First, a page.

Hardcore Scholarliness

I have to apologize for so little writing- the last weeks of the semester (plus the end of Lent and the marathon of Holy Week and Pascha which are so close) leave little time for blogging, I’m afraid. However, my study habits are certainly nowhere near those described by Barhadbeshabba (‘son of Sunday’) in his Eclessiastical History, in which he described the scholastic-monastic life of Narsai, the apparent founder and first head of the School of Nisibis, who would have loved coffee:

‘Now he would take a simple nourishment regularly of one meal, and again he would do this at evening time, or once every two days. His bed was a mat of reed and palm, his bedding a patched cloak. He would work wholly in meditation upon the liturgy and meditation on the scriptures, not giving place for sleep to fall upon himself, but upon a common seat he would drive sleep from his brow, and if it happened that he was conquered to slumber from his vigil, either he would stand and walk or he would place in his nostrils materials which would excite and awake, like spicy and sour things, or hot and pleasing things, or he would lay a tome upon his face and in this way he would sleep upon his seat. Often the tome would be the cause of waking him, since it would tip from its weight and fall from his face to his hands. The holy one demonstrated all this diligence so that while he was fleshly and mortal he emulated the way of the angels.’

From Sources for the Study of the School of Nisibis, translated and with an introduction by Adam H. Becker (Liverpool: Liverpool University Press, 2008). Becker’s reassasment and interpretation of the School of Nisibis and its ‘scholastic’ culture, which this collection of sources supplements, is excellent and comes much recommended if you’re at all interested in the Church of the East, though the price tag is unfortunately rather steep…

The Peace is God, Who Came to Us and Became Flesh


Gabriel flew
From the height on the wings of the wind
And brought an epistle from his Lord
To bring Mary the salutation.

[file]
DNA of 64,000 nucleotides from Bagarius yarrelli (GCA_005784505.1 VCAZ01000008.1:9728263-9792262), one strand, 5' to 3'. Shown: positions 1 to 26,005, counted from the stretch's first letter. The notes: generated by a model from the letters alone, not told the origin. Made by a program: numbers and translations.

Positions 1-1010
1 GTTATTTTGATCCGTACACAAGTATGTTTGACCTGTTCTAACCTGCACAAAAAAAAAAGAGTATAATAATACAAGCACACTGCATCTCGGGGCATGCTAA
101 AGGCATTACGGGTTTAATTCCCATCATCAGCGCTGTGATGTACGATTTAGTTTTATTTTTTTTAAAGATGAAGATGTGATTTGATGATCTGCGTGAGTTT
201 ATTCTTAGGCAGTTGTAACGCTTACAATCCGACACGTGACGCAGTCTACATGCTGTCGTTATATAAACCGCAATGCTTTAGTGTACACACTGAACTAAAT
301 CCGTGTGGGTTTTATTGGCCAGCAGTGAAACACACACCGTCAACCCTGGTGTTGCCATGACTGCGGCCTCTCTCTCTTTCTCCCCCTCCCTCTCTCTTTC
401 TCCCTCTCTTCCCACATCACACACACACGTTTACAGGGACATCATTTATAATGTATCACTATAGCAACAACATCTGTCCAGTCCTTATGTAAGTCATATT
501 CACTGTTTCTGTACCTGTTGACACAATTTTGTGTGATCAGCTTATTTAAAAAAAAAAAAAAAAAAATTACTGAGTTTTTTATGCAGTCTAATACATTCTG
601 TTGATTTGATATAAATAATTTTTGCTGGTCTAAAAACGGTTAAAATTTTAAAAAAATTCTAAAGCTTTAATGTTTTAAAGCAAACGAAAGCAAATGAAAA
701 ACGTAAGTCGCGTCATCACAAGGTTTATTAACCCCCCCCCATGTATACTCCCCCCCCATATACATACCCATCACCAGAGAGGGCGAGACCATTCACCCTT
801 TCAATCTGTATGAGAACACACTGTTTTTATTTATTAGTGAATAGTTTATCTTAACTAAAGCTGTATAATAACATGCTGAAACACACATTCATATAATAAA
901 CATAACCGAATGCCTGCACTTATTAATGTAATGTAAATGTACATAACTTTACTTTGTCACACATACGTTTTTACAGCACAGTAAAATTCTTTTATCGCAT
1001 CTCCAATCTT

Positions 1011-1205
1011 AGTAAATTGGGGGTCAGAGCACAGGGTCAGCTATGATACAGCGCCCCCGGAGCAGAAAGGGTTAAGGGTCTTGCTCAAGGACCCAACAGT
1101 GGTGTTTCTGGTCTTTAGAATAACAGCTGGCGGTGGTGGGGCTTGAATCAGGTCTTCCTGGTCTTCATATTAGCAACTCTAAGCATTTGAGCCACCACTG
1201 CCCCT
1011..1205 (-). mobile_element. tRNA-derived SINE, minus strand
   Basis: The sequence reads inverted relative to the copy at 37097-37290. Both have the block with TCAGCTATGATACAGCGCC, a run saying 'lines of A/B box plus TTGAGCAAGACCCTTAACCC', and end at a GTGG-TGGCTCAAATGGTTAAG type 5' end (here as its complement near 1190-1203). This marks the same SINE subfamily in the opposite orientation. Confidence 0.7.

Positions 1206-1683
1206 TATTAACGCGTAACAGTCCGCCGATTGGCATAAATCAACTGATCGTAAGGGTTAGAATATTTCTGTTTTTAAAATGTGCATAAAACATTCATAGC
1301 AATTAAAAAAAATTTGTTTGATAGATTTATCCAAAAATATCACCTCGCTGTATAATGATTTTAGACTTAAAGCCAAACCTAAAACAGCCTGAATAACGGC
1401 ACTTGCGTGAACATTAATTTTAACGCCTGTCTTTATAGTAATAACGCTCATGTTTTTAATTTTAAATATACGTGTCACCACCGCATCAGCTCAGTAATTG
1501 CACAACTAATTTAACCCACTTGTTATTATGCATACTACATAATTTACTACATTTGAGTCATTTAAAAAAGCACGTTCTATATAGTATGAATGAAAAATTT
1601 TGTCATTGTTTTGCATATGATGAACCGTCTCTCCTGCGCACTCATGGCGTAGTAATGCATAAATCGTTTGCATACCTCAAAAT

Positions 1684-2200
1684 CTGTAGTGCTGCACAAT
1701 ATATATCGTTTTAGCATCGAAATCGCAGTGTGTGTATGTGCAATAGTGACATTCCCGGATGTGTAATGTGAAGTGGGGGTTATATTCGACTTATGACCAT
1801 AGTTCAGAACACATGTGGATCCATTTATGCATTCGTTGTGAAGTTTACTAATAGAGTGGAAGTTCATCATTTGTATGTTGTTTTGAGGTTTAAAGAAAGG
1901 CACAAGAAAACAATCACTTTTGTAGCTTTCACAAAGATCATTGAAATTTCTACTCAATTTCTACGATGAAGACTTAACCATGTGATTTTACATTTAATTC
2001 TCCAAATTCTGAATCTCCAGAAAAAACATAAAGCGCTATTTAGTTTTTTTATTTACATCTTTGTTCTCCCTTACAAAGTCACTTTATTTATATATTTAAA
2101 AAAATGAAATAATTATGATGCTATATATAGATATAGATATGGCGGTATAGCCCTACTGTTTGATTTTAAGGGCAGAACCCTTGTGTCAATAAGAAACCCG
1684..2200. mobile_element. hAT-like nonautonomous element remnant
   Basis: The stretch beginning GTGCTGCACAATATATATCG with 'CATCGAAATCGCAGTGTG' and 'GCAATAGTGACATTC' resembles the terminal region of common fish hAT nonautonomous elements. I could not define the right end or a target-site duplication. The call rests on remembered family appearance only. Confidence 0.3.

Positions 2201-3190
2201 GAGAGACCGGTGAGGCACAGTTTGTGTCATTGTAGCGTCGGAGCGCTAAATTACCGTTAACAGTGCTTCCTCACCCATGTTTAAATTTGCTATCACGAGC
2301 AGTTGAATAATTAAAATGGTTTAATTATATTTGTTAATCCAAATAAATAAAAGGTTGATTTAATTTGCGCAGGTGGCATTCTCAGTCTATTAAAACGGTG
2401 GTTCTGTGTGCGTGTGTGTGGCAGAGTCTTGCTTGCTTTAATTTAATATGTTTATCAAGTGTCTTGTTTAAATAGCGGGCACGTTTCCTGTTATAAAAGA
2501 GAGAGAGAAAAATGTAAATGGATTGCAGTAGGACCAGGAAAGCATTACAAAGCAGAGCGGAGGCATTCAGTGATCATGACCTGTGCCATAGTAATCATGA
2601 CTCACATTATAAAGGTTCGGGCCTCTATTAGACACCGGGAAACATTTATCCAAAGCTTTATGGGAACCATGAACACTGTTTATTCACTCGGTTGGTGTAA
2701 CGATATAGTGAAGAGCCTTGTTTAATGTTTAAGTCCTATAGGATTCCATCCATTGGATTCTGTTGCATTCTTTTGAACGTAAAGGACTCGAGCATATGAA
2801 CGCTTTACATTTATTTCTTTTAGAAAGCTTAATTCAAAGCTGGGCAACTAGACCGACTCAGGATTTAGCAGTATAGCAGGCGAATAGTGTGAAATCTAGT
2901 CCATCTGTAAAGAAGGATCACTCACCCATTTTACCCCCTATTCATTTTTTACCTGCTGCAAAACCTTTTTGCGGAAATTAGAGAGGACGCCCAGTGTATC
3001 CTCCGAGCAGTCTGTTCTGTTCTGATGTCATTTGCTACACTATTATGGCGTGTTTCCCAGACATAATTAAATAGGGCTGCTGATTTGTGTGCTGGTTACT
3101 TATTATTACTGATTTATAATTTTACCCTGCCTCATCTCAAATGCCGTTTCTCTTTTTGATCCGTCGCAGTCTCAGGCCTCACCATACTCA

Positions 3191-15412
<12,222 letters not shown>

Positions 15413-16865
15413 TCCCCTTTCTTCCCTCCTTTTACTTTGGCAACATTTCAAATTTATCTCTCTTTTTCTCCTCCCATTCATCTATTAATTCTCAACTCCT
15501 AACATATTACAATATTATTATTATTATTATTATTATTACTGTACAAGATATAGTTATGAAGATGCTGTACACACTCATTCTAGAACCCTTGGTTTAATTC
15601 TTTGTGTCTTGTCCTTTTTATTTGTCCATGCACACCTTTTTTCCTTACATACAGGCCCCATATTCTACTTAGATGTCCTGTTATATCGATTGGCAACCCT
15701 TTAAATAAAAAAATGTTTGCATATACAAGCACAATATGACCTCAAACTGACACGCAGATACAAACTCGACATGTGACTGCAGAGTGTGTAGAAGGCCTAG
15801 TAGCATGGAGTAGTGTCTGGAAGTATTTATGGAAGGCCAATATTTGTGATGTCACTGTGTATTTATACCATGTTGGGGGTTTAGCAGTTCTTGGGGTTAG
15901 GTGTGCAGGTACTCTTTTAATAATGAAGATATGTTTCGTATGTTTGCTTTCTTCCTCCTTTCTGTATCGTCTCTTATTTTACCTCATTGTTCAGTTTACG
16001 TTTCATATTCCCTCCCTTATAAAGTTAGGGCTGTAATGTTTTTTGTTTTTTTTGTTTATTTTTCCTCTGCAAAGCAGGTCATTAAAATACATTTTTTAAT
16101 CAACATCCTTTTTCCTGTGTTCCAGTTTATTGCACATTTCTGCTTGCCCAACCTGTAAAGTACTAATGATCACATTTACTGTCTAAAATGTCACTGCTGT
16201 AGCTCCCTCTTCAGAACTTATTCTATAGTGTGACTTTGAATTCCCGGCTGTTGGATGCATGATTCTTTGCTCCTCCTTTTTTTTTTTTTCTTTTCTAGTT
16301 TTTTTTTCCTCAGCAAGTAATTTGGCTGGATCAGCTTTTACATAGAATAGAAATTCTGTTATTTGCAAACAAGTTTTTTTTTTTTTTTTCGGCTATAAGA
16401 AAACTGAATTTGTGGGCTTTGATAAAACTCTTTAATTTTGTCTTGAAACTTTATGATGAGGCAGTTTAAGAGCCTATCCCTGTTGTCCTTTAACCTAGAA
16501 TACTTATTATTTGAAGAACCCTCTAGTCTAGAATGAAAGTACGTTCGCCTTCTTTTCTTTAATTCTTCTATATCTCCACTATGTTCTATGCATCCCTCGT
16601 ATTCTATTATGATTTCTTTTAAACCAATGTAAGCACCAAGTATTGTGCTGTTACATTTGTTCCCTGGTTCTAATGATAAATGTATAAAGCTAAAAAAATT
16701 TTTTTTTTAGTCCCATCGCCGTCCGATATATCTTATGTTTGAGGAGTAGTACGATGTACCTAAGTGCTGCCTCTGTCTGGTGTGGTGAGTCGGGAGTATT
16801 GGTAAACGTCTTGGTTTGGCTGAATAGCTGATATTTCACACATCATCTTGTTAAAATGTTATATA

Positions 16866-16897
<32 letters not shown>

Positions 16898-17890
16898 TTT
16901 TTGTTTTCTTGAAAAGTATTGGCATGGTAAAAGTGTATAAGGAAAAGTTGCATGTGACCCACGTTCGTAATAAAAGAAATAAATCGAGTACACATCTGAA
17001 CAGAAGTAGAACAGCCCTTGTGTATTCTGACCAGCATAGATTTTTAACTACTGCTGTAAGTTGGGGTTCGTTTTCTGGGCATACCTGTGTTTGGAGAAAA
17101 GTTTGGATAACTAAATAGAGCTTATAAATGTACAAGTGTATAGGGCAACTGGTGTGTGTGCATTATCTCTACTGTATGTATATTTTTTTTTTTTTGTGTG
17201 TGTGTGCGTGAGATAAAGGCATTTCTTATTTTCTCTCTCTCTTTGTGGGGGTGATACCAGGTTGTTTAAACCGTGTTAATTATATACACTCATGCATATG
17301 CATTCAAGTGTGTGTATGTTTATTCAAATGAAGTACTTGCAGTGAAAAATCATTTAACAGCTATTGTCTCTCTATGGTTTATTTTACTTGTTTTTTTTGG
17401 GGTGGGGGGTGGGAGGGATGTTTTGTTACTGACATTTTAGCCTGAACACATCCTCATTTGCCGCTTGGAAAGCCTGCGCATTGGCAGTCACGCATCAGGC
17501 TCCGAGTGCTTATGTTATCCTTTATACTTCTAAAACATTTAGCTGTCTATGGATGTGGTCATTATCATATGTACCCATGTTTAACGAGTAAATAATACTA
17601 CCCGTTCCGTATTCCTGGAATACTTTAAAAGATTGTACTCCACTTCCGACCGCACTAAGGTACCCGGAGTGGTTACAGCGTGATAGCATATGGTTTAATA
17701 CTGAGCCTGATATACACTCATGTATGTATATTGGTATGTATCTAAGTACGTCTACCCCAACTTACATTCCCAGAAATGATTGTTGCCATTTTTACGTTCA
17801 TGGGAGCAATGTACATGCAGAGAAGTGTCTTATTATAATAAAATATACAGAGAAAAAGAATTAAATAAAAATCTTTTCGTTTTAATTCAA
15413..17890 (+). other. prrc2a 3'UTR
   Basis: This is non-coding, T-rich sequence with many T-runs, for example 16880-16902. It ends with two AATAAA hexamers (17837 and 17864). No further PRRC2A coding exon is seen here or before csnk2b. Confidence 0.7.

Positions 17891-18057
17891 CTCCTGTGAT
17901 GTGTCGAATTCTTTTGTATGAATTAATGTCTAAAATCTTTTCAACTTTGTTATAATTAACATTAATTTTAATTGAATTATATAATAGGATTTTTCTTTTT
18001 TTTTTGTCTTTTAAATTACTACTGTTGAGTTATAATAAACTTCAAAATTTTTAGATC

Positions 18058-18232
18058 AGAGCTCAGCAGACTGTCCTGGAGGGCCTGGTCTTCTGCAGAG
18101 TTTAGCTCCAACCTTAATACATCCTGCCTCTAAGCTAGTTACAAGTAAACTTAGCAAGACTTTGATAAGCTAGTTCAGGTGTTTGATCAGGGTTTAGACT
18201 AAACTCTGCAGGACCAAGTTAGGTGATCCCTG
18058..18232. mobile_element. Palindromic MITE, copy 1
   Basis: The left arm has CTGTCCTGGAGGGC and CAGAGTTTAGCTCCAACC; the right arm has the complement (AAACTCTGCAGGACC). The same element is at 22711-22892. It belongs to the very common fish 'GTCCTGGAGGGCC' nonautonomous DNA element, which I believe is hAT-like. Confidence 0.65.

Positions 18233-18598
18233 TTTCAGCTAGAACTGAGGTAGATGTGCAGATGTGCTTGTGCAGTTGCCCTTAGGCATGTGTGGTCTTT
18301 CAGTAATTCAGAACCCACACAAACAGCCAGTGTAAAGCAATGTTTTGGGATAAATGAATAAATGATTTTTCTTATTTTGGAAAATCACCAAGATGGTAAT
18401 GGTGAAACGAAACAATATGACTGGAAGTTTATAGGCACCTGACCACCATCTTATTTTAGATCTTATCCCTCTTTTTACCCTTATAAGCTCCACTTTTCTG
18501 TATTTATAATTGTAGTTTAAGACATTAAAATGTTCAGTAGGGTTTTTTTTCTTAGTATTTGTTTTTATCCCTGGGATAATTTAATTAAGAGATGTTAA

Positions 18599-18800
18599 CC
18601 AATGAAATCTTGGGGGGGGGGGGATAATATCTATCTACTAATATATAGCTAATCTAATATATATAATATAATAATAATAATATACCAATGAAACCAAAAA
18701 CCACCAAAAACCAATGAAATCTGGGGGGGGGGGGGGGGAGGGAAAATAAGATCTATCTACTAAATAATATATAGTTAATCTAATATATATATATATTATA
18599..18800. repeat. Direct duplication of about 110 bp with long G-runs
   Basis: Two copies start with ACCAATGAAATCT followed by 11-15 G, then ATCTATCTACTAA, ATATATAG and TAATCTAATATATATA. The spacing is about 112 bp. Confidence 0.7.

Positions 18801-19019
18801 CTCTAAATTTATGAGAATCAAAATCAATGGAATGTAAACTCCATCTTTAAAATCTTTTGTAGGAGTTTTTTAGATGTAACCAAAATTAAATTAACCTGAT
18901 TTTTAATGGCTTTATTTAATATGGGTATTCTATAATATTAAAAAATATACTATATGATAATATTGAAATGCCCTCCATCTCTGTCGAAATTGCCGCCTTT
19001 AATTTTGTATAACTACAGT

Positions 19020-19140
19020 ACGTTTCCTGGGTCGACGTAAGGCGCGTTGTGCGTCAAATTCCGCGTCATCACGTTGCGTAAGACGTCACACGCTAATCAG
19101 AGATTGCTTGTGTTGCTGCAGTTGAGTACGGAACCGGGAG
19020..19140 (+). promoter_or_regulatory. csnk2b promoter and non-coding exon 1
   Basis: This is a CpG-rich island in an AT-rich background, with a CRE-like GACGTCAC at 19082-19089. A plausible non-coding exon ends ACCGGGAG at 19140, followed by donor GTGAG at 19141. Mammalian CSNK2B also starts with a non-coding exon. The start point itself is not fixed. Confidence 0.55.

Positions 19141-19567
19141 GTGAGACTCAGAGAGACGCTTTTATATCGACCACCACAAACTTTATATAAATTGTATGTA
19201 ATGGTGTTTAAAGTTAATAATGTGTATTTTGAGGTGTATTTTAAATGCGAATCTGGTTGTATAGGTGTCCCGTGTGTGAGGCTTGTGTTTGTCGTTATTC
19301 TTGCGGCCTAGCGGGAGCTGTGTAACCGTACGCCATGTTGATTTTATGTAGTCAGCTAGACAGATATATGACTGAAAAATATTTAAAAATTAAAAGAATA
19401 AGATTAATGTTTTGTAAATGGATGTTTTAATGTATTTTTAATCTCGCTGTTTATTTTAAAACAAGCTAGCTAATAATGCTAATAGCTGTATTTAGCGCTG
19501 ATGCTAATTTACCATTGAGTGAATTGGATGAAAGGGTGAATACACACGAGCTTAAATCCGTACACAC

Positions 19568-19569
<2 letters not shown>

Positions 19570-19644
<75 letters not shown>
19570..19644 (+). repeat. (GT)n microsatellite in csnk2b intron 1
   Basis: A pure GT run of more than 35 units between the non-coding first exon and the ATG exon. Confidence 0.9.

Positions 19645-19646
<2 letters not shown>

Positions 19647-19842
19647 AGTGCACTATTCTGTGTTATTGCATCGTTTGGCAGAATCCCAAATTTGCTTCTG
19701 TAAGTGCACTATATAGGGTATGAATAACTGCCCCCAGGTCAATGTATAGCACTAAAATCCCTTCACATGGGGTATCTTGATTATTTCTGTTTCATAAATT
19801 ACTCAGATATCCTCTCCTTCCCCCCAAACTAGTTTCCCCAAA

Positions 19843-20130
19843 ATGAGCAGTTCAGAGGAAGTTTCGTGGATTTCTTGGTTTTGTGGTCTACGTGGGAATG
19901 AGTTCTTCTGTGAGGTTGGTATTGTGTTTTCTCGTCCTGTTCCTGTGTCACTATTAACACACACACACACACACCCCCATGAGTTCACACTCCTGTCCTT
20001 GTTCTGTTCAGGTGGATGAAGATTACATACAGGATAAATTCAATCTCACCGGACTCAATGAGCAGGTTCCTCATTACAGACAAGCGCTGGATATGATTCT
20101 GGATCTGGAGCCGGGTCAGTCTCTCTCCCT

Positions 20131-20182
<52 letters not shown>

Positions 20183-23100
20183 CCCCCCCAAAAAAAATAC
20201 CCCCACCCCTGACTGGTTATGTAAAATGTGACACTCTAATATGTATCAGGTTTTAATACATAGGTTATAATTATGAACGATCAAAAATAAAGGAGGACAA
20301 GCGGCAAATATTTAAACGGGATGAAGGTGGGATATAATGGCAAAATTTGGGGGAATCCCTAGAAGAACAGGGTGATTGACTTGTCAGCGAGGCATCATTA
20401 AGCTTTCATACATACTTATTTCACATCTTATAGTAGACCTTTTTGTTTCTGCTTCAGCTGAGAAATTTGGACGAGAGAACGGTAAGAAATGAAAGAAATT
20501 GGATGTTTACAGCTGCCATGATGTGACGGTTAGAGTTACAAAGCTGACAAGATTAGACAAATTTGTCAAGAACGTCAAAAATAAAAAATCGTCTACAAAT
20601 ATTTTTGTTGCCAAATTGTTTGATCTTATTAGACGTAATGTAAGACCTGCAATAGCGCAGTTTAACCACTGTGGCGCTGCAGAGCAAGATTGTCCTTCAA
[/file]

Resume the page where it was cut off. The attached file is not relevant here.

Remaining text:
He opened it and read it and said to her:
“My Lord is with you and rises from you;
I left him behind up above
And here with you I find him.”
Praise be to him, before whom in the height and in the depth
The angels sing praise.


“Peace, peace
To the far and the near!”
The prophet in the Holy Spirit called out
To the whole race of the house of Adam.
The peace is God,
Who came to us and became flesh.
Praise to him, who humiliated so much
His majesty on our behalf.
And he rose from us after our likeness
And (yet) he did not leave his Father’s side.


Grant, o our Lord,
Peace to your church in all four corners of the globe
And take from her the quarrels
And the divisions and the evil schisms
And gather her children in her fold
In the true faith
And appoint shepherds over her
Who put her to pasture after your will.
And may she rejoice with you in the kingdom
To the right of Him who sent you.

Simeon the Potter of Gesir, Potter Songs

St. Ephrem on Prayer

11. Our prayer has become like a hidden taste within our body, but let it richly give forth the fragrance of our faith: fragrance acts as a herald for the taste in the case of that person who has acquired the furnace which tests all scents.

12. Truth and Love are wings that cannot be separated, for Truth cannot fly without Love, nor can Love soar aloft without Truth; their yoke is one of amity.

17. Let prayer wipe clean the murky thoughts, let faith wipe clean the senses outwardly; and let one such man who is divided collect himself and become one before You.

St. Ephrem, Hymns on Faith, No. 20